A map primarily intended for navigation, one of the earliest being the plane chart, hence plain sailing. In very general terms, two types of nautical chart are used at sea, the straightforward Mercator projection chart on which rhumb lines appear as straight lines; and gnomonic charts on which great circles appear as straight lines. Normally ships sailing from one place to another steer rhumb line courses and use Mercator projection charts. Gnomonic charts are used to display great circles when that is necessary while special lattice charts are used for plotting fixes from hyperbolic navigation fixing aids. The nautical chart is essentially a map of a sea area, showing coastlines and soundings with all hazards such as rocks as well as the position of buoys, lighthouses, and other visual aids to navigation. Charts are kept up to date by the regular issue of notices to mariners by the charting authority. A compass rose on the navigational chart enables the mariner to plot courses and bearings and to find the local variation and its rate of change. See also chartmaking; isobath; isogonic lines; portulan chart.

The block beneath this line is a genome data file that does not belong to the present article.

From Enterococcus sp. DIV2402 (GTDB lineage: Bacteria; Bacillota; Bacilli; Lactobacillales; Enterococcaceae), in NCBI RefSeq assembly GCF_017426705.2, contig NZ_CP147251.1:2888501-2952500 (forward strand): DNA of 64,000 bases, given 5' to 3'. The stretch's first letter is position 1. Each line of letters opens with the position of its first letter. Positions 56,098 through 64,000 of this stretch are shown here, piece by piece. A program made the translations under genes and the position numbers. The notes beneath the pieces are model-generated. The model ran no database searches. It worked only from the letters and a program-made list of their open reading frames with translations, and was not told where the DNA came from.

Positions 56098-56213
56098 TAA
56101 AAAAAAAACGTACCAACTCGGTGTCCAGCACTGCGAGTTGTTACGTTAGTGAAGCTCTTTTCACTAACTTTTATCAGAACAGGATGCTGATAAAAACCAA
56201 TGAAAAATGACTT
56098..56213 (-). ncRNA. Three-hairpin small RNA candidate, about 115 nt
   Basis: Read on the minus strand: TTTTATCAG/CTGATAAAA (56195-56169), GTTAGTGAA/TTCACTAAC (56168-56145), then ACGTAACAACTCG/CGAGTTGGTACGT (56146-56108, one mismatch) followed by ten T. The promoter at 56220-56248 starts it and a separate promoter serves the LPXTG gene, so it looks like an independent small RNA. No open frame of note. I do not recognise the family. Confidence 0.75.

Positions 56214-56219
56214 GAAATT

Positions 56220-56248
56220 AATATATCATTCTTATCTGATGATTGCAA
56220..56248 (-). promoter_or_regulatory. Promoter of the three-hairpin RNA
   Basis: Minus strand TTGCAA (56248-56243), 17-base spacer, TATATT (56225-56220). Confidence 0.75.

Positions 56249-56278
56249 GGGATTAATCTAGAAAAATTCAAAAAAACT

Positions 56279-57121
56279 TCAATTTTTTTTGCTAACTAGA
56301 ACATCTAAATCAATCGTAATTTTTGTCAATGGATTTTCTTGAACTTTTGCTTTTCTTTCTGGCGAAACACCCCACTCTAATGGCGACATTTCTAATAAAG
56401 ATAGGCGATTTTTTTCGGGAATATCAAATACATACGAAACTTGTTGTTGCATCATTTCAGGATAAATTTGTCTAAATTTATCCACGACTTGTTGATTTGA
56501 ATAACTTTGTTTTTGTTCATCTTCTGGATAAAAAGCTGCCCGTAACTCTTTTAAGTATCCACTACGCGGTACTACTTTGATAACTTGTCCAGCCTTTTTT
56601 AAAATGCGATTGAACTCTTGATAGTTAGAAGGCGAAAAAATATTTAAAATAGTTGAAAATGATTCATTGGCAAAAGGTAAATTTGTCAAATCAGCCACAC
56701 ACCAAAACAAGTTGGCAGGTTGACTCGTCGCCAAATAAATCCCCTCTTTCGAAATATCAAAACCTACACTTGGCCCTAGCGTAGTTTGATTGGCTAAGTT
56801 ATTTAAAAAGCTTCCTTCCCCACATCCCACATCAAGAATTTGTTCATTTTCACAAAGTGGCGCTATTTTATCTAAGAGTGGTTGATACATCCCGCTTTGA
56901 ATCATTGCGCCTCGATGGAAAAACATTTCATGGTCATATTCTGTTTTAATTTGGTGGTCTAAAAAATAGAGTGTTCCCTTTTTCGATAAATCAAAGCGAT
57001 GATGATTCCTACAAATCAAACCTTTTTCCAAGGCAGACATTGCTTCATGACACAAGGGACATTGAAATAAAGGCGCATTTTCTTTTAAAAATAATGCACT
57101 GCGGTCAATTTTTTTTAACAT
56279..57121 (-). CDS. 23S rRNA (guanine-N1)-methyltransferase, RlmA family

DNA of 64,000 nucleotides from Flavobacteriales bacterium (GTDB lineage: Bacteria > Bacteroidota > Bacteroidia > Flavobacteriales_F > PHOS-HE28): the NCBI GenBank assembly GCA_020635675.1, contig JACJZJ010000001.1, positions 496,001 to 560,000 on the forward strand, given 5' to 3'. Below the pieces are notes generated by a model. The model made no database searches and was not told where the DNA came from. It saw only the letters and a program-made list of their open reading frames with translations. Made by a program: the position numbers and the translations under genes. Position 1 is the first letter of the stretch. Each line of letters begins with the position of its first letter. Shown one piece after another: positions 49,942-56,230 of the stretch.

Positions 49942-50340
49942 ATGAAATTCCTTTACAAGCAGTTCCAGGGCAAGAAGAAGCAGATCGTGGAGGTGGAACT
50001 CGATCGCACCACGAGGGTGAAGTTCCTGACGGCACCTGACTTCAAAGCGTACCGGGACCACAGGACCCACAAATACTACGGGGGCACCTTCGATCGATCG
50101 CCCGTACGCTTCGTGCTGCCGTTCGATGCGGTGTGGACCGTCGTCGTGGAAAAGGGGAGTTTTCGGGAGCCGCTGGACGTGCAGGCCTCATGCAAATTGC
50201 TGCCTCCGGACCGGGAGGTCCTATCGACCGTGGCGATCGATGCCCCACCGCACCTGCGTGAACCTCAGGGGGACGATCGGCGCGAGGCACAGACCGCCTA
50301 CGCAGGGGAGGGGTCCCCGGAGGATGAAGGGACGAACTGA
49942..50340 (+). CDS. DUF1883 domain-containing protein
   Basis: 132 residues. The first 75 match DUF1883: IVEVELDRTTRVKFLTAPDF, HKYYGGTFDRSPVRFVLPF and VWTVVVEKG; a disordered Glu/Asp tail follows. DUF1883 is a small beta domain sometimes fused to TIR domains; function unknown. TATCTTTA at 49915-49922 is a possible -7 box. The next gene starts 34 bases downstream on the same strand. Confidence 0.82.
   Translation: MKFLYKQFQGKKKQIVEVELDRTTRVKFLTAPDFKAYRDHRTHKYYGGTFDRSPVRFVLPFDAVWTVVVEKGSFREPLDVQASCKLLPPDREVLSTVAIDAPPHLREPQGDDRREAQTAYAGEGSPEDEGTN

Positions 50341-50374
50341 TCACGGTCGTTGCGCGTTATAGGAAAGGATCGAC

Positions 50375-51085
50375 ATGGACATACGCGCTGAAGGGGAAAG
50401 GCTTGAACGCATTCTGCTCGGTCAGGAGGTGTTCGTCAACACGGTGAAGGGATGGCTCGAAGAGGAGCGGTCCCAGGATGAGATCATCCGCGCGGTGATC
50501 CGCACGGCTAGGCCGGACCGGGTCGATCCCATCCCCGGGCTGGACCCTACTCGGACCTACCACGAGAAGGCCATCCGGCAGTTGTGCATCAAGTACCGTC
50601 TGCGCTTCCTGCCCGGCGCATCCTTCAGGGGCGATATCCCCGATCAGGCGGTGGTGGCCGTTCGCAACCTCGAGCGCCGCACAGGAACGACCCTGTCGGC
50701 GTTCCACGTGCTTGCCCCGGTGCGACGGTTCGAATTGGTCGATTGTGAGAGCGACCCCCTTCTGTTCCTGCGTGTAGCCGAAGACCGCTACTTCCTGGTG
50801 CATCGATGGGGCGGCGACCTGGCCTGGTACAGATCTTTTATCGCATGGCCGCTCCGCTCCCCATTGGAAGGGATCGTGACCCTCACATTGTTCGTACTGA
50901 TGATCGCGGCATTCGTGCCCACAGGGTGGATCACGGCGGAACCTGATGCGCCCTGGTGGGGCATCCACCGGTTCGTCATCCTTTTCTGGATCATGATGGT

Subjects: Maritime History.